Watford: Season Preview 2021/22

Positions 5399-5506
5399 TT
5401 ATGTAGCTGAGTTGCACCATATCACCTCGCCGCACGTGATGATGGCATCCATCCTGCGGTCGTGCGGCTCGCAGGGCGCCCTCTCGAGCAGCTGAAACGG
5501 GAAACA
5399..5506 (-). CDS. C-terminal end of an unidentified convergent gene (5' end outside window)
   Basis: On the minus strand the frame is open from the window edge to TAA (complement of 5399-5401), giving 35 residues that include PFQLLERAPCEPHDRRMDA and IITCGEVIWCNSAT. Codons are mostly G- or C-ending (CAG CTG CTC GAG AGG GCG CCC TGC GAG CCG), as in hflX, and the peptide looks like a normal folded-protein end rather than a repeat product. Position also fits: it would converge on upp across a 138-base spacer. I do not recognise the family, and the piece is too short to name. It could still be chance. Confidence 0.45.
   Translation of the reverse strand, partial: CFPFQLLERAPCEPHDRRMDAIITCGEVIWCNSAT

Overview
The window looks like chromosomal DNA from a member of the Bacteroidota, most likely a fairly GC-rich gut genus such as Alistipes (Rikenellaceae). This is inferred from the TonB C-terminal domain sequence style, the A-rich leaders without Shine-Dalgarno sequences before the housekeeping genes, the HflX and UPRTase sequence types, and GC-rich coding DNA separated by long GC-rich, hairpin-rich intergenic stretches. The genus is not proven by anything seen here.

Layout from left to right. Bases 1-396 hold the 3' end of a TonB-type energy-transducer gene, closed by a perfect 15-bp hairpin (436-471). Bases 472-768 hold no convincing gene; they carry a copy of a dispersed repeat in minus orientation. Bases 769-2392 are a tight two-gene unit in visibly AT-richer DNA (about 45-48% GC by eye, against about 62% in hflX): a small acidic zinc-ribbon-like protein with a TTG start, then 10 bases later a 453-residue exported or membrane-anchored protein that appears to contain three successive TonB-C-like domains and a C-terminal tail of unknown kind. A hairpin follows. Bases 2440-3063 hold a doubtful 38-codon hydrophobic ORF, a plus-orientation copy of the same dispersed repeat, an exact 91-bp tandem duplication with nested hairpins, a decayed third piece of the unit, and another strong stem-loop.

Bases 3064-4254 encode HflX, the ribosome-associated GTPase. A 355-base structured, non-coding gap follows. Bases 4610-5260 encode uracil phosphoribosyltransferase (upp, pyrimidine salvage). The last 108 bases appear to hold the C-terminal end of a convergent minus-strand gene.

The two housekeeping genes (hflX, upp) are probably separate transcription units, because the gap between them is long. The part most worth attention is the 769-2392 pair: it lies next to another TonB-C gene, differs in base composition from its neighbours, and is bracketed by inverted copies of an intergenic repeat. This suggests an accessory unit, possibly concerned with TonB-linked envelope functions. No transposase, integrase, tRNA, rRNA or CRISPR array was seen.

Relegation in 2019/20 ended Watford’s five-year stay in the Premier League, but they yo-yoed at the first attempt to regain their place in the top tier, finishing Championship runners-up in 2020/21. They came into the new season with plenty of optimism. Vladimir Ivić was a somewhat left-field appointment to lead Operation Bounce Back, but he did have trophies from stints in Greece and Israel on his CV. He also had what some pundits believed to be the strongest squad in the Championship, having retained the likes of Will Hughes and Ismaïla Sarr to terrorise second-tier defences. Watford’s start to their promotion push was ~fine. Nothing more, nothing less. They won games – nine of their first 20 – and positioned themselves in the promotion pack heading into Christmas. But both board and fanbase were becoming increasingly twitchy with performances, and the sense that Ivić wasn’t getting the most out of the players available to him continued to grow with every grinding – and, frankly, boring – game. Just 1.9 goals per game were scored in Watford matches under Ivić. Approaching the halfway point in the season, the underlying numbers pegged them as the 7th best team in the league, and that was enough for the Watford senior management — not known for their patience with managers — to cut ties with the Serbian. Ivić was sacked after 20 games with the team 5th in the table. Their chosen replacement for Ivić was even further out of left-field. So far left that it could’ve been right. And so it came to be, eventually. Xisco Muñoz joined from Georgian powerhouses Dinamo Tbilisi — yes, Dinamo Tbilisi — after taking just 11 games as a manager — yes, just 11 games — to kickstart their stuttering promotion campaign. To the layman, it seemed a risky appointment with so much at stake, and initial performances didn’t encourage. Results remained ~fine, taking 14 points from their first eight under Muñoz, but short of the standard required to close the gap on the automatic promotion places. The eighth game of Muñoz’s tenure, a 0-0 draw away at Coventry City, was the catalyst for the run that eventually took them back up. A turgid performance lacking any invention prompted senior players, feeling their chances of an immediate return to the Premier League slipping away, to insist that the team took a more front-foot approach going forwards. The results were instant. Muñoz switched the team from a 4-4-2 to a 4-3-3 shape, and Bristol City were put to the sword. They never looked back. Watford became a relentless winning machine, taking maximum points in 14 of their remaining 18 fixtures to seal promotion. Their defensive record was critical to the promotion, something that should stand them in good stead this season. Ivić laid the foundations, but Muñoz improved the team as a whole, taking the handbrake off and allowing the players to express themselves while retaining their defensive solidity, even improving in this aspect. From the time Muñoz was appointed, Watford conceded just 15 goals and ~20 expected goals, both league-best rates over the 26-game period in which the Spaniard was in charge. The main driver of their exemplary defensive record was their ability to shut down the quality of chances created against them. Watford conceded 10.6 shots per game under Muñoz – 9th-best in the league in his tenure – but their xG per shot conceded was just 0.07, far and away the stingiest in the league. It became very difficult to create good chances against this team. A lot of this can be attributed to their defensive organisation and determination to reduce the sight of goal available to the opposition forward. When the opposition created footed shots in the box, Watford had an average of 3.8 defenders positioned deeper than the shot location, suggesting they effectively slowed the opponent attacks down enough to set themselves in a good defensive position. Consequently, this meant that Watford could get a defender between the shooter and goal more often than not, averaging 1.1 defenders between the ball and goalkeeper – something that would greatly reduce the quality of the opening. Footed shots in the box are the holy grail of chance creation, but not if a defender is blocking your way. The broken finger suffered by goalkeeper Ben Foster, one of few players in credit after the opening half of the season, in January could’ve been a blow to their promotion push, but replacement Daniel Bachmann rose to the challenge to make it a seamless transition. The data over Bachmann’s time in goal reflects his solid performance as Foster’s replacement and the solid performance of the defense as a whole. As a benchmark, Foster faced 2.5 shots on target per game for a post-shot xG value of 0.70 per game, whereas Bachmann faced 1.9 shots on target per game for a post-shot xG value of 0.43 per game. That is to say, the quality of shots on target that Watford’s opponents were generating were worth just ~4 goals every ten games once Bachmann took his place in net. Both keepers saved goals above expected based on the post-shot xG faced, but it’s clear that Bachmann’s time in goal was a freak outlier thanks to the protection afforded to him by the defence. Personnel & Transfers Retaining Ismaïla Sarr will be objective #1 for the Watford hierarchy this summer; to their relief there doesn’t seem to be any major interest in his services. Sarr’s contribution in the final third and penalty box was crucial to the Hornets’ promotion as he demonstrated that he was far too good for the Championship, predictably so, having been a more-than-capable Premier League performer in 2019/20. Sarr’s 17 goals + assists were five more than the next best in the Watford squad, and his ball carrying was a constant thorn in the opposition side. His quality in carrying the ball was evident in our possession value model — On-Ball Value (OBV) — numbers from last season. OBV estimates the extent to which an action improves a team’s expected goal difference over the next two possessions. Sarr’s OBV/90 was the sixth-highest of all Championship players with >1200 minutes played last season, and his OBV/90 from carries was fourth highest. There are some concerns over the future of midfielders Will Hughes (2,118 minutes) and Nathaniel Chalobah (2,816 minutes), with both entering the last years of their contracts and reportedly exploring options elsewhere before committing. But central midfield reinforcements are already in place: Imrân Louza joins after some steady Ligue 1 performances for Nantes over the last couple of seasons, while Jan Kucka comes in from Parma as an experienced Serie A campaigner. A third midfield signing will be most familiar to English audiences. Peter Etebo’s name may ring a bell after a short stint at Stoke City that never really got going due to several managerial changes in the season he arrived at the club. A loan spell at Galatasaray in 2020/21 showed glimpses of what Etebo can offer as a defensive midfield enforcer, but the Nigerian is also capable of filling in as a shuttling midfielder with the ability to contribute between both boxes. Wide-attacker Emmanuel Dennis could be another one that people have a faint recollection of, having scored twice in the Champions League against Real Madrid at the Bernabéu in 2019 while with Club Brugge. Dennis has played at right wingback, right-wing, and striker over the last three seasons, so provides versatility, but he struggled in the Bundesliga while on loan at FC Köln in the second half of the campaign, making just nine appearances over 495 minutes as Köln narrowly avoided relegation. It remains to be seen whether Dennis will be an automatic starter or a squad option at Watford, but his data over previous seasons suggest a capable dribbler with a knack of getting in behind the defence and onto the end of throughballs, qualities that would be welcome if they can add some goals to Watford’s survival bid. Josh King and Danny Rose bring Premier League experience to the dressing room. Projection After stabilising in the Premier League, the quality of Watford’s playing squad gradually declined and was a large factor in their relegation. Being objective, the current roster does not appear much better than the one that went down in 2019/20, but if they can continue good defensive habits built under Vladimir Ivić and improved by Xisco Muñoz, perhaps the Hornets can grind matches enough to stay in contention, relying on the likes of Ismaïla Sarr and João Pedro to provide the goals at the other end to give them a chance of staying up. Given they finished 2nd in the Championship, it’s noteworthy that the betting markets rate Watford as the side least likely to stay in the Premier League, benchmarking them for a ~34 point season and 20th place. It’s perhaps understandable given there are still question marks over Muñoz’s managerial ability despite promotion; he improved the side, yes, but it was a side that was underperforming given their talent level before he arrived. Muñoz simply raised them to their par. Has he got the quality to give them an edge in a season that their squad looks one of the weakest in the league? We’ll soon find out.